RC Practice - 29th May 2020
Fame and fortune are both mysterious and fickle. What is it that makes one person wealthy and famous, while the rest of his or her friends or colleagues are left behind? While it's true that money can't buy you happiness, at least on a long-term basis, it can definitely buy you the freedom to do what you want in life. And that is worth a lot.
While most everyone harbors a secret (or maybe not-so-secret) desire to be either rich, famous--or both--this is particularly true for members of the Millennial generation. According to a survey conducted by the Pew Research Center, 81 percent of Millennials said that getting rich is their generation's first or second most important life goal, and 51 percent said the same about getting famous.
So, what is it exactly that the rich and famous do differently from the rest of us, and how can you adopt some of these habits in your own life? History might have a lesson here.
In popular wisdom, fame and fortune are often associated with virtue, industry, and a host of other attributes. However, random strokes of fate often determine such success and said commonly perceived virtues prove irrelevant. For instance, decades after her death, Coco Chanel remains the epitome of French fashion and her name, as well as the company she founded, is known throughout the world. Yet, few realize that she, while undeniably talented, initially succeeded by leveraging her status as a courtesan. As a company owner, it would be an understatement to say that she was not known for her generous treatment of her employees. During the Nazi occupation, she lived a privileged life at the Hotel Ritz and her lover at the time was a German intelligence operative.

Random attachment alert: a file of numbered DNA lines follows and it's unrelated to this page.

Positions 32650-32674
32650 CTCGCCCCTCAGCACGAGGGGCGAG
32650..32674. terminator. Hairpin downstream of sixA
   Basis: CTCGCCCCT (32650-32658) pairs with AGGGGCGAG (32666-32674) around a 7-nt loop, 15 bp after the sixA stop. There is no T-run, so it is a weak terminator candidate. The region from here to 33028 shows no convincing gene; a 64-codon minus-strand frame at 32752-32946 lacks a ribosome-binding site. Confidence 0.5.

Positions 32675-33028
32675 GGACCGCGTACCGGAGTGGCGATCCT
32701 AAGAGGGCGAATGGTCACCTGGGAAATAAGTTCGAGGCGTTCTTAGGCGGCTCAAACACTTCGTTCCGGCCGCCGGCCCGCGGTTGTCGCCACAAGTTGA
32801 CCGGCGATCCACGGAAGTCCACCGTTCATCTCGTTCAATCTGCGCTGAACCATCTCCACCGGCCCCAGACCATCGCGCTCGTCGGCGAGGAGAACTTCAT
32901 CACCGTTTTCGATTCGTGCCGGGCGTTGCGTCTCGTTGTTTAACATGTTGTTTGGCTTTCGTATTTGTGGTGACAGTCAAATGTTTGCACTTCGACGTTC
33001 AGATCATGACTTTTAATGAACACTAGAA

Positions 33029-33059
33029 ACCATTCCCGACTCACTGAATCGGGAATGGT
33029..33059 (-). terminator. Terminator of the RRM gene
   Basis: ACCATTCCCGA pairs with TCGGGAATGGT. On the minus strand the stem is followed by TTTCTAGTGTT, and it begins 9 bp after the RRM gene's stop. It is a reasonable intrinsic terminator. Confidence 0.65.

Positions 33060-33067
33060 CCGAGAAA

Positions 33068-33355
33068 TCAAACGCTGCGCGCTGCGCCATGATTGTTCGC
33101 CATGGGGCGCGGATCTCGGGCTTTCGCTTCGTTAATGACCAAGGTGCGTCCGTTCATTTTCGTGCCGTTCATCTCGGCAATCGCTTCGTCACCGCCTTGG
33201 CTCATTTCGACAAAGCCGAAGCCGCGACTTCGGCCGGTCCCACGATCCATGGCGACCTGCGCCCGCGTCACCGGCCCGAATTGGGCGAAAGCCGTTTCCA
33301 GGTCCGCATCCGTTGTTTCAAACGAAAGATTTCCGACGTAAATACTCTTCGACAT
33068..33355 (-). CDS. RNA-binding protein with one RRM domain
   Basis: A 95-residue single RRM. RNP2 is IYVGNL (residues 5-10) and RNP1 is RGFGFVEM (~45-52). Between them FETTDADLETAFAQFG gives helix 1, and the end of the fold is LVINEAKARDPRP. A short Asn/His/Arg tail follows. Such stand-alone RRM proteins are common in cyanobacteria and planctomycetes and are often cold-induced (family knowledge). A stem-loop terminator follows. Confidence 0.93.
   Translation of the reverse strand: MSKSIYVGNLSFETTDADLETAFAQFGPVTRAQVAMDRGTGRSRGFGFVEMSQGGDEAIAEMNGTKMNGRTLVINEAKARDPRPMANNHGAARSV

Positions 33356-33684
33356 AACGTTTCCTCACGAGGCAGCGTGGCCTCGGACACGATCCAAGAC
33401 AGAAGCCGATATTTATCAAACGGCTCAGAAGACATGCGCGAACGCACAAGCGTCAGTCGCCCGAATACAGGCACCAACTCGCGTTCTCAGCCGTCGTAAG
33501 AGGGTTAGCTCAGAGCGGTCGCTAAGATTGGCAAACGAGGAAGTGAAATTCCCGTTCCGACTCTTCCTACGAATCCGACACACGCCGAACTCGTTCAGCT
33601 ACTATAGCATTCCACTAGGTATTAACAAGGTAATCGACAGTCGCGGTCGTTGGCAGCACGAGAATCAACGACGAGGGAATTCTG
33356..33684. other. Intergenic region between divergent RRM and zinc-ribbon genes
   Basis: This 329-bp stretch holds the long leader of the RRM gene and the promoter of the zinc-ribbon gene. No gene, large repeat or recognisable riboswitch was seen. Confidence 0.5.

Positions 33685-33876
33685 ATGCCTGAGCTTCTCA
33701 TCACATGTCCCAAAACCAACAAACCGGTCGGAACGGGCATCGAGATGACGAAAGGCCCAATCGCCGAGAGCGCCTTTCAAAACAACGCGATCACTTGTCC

Conversely, there is the example of Madeleine Vionnet, a professional contemporary of Chanel. She is often credited with permanently transforming fashion through her use of the bias cut—cutting material against the grain of the fabric. In the 1930’s, her gowns were worn by Hollywood stars, and her standing was second to none. She was also, in many ways, an early feminist, establishing largely unheard of employee benefits—such as day care and medicalcare—for her largely female staff. In addition, she lobbied for fashion copyright protections. When the Second World War broke out, she closed her business and simply retired. Today, she is largely unknown outside of the fashion industry.
1. The author wrote the passage to posit which of the following?
(A) that the relationship between virtue and success is inverse
(B) that an inferior designer was more successful than a superior one